A Lebanese Identity Crisis


Not Arab Culture

Check out this new Lebanese TV ad (link below) promoting ‘Lebanese Brew’ beer.  I would love to meet whoever came up with the concept for this campaign and slap them.  What in Heaven’s name are they trying to encourage the young Lebanese generation to do? What values are they promoting? Binge drinking? Consumerism? Breaking the law? Street fighting? Theft? Exhibitionism? Aren’t the Lebanese as a post-war community messed up enough with the remnants of lawlessness and corruption coming out of decades-long conflict where every single law was broken leading to chaos and a general disregard of the rule of law?  Do they need a brewery to encourage more kids to drink and drive  mindlessly?

We all watched The Hangover that could have inspired these moronic ads.  We all laughed, the movie was funny.   A hilarious film with wild events taking place in a society that is alien to Lebanon, that is not our own. Our youth’s image of  cool seems to  have as a prerequisite emulating Hollywood movies.  The culture of the Hangover is not ours.  Fullstop. We are Arabs for God’s sake.  Like it or not, one can’t deny  roots and history.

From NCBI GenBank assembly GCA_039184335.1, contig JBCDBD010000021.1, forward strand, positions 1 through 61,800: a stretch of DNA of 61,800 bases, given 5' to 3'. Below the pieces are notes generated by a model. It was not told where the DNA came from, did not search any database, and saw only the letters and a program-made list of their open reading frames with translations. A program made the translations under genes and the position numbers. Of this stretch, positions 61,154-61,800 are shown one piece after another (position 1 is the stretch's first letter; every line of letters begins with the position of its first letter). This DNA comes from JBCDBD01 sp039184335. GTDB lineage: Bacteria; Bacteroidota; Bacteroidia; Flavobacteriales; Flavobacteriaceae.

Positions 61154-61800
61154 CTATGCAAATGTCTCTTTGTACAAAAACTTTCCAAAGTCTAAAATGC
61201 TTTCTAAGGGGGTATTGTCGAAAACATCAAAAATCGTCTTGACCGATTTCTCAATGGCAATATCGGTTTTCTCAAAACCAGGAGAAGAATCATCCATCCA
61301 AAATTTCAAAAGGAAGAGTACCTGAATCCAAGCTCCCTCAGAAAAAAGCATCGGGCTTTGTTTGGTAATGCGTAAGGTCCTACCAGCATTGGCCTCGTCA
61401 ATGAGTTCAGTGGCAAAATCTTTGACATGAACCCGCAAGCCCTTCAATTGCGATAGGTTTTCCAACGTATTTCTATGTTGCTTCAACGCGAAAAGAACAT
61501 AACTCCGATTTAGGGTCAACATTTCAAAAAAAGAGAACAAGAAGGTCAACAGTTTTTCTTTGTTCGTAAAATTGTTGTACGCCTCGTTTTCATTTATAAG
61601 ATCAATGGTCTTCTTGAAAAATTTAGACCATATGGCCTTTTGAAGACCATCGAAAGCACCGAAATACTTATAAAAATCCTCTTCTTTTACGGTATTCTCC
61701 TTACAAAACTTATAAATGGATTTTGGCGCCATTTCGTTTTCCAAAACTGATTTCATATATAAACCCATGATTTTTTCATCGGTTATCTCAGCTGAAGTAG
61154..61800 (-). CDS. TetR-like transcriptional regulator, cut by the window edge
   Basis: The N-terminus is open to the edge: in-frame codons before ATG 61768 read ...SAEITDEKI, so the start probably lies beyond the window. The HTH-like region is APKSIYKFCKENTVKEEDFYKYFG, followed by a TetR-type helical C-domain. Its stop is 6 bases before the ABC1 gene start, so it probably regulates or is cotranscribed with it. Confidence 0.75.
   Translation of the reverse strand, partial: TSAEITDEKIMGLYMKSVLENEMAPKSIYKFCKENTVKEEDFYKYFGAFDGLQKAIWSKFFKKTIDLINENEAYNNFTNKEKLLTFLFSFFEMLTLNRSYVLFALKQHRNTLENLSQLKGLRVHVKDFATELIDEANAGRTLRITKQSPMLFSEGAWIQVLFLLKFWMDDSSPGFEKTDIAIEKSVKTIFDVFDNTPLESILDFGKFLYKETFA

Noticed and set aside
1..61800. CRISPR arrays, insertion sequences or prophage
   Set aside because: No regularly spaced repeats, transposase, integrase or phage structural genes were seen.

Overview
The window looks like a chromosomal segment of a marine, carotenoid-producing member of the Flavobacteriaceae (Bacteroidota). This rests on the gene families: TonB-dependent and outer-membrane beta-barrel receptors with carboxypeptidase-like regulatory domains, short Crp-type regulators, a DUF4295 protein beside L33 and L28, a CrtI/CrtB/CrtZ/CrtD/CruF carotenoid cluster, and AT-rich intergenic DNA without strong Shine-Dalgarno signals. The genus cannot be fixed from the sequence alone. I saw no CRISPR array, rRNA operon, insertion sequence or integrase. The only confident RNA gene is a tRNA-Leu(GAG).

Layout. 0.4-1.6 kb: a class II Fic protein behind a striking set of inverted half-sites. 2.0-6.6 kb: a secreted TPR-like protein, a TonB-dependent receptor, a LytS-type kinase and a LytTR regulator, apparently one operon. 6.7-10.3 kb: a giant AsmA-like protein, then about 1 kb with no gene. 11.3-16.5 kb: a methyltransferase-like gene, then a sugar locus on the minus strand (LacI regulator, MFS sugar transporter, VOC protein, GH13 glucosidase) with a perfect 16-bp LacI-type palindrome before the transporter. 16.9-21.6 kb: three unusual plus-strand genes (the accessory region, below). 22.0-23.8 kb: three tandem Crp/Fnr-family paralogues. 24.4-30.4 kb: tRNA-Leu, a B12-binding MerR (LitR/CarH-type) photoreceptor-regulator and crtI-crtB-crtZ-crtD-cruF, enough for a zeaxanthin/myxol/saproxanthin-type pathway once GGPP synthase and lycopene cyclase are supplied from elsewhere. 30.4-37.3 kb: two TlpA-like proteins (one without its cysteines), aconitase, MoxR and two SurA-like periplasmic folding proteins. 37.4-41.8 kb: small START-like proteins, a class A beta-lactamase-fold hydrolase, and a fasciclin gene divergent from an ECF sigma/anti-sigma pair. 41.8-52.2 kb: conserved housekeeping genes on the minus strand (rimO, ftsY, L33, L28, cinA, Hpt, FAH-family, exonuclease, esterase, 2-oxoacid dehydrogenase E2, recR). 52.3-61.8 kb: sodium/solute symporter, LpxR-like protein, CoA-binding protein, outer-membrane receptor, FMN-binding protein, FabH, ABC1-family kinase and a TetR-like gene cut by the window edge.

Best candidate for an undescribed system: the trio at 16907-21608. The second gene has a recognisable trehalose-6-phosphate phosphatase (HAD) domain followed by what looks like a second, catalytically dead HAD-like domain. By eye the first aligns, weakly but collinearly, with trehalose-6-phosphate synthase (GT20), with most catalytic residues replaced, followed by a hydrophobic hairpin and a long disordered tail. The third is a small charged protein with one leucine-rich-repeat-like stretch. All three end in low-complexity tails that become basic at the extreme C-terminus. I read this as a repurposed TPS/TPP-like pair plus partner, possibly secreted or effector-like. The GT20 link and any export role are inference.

Grow your own identity, people.

This entry was posted in Current affairs commentary, Family, Human Relationships, Kids, Lebanon, movies, Philosophy, Reflections. Bookmark the permalink.

8 Responses to A Lebanese Identity Crisis

  1. Jimmy says:

    thats the best google could do!
    (unfortunately / fortunately = depends on how well you read arabic)

    تحقق من هذا الجديد اعلان تلفزيوني لبناني (الرابط اعلاه) وتشجيع البيرة ‘المشروب اللبنانية “. أحب أن يجتمع كل من جاء مع مفهوم لهذه الحملة وصفعة لهم. ما في اسم السماء أنهم يحاولون تشجيع جيل الشباب اللبناني ان تفعل؟ ما هي القيم التي الترويج؟ حفلة شرب؟ النزعة الاستهلاكية؟ خرق القانون؟ قتال الشوارع؟ سرقة؟ الاستثارة؟ ليست لبنانية كمجتمع ما بعد الحرب افسدت بما فيه الكفاية مع ما تبقى من الفوضى والفساد التي تخرج من الصراع المستمر منذ عقود حيث تم كسر كل قانون واحد مما يؤدي إلى الفوضى وعدم الاكتراث العام لسيادة القانون؟ أنها لا تحتاج إلى مصنع الجعة لتشجيع المزيد من الأطفال للشرب ودفع بغفلة؟
    شاهدنا كل فيلم The Hangover التي كان يمكن أن تستلهم هذه الإعلانات مغفل. ضحكنا جميعا، والفيلم كان مضحك. فيلم فرحان مع أحداث البرية التي تجري في المجتمع الذي هو غريب عن لبنان، ليست خاصة بنا. صورة شبابنا للبارد ويبدو أن لديها كشرط مسبق ليحاكي أفلام هوليوود. ثقافة صداع الكحول هو ليس في مصلحتنا. Fullstop. نحن العرب في سبيل الله. شئنا أم أبينا، لا يستطيع المرء أن ينكر الجذور والتاريخ.
    تنمو الهوية الخاصة بك، والناس.

    • Brigitte says: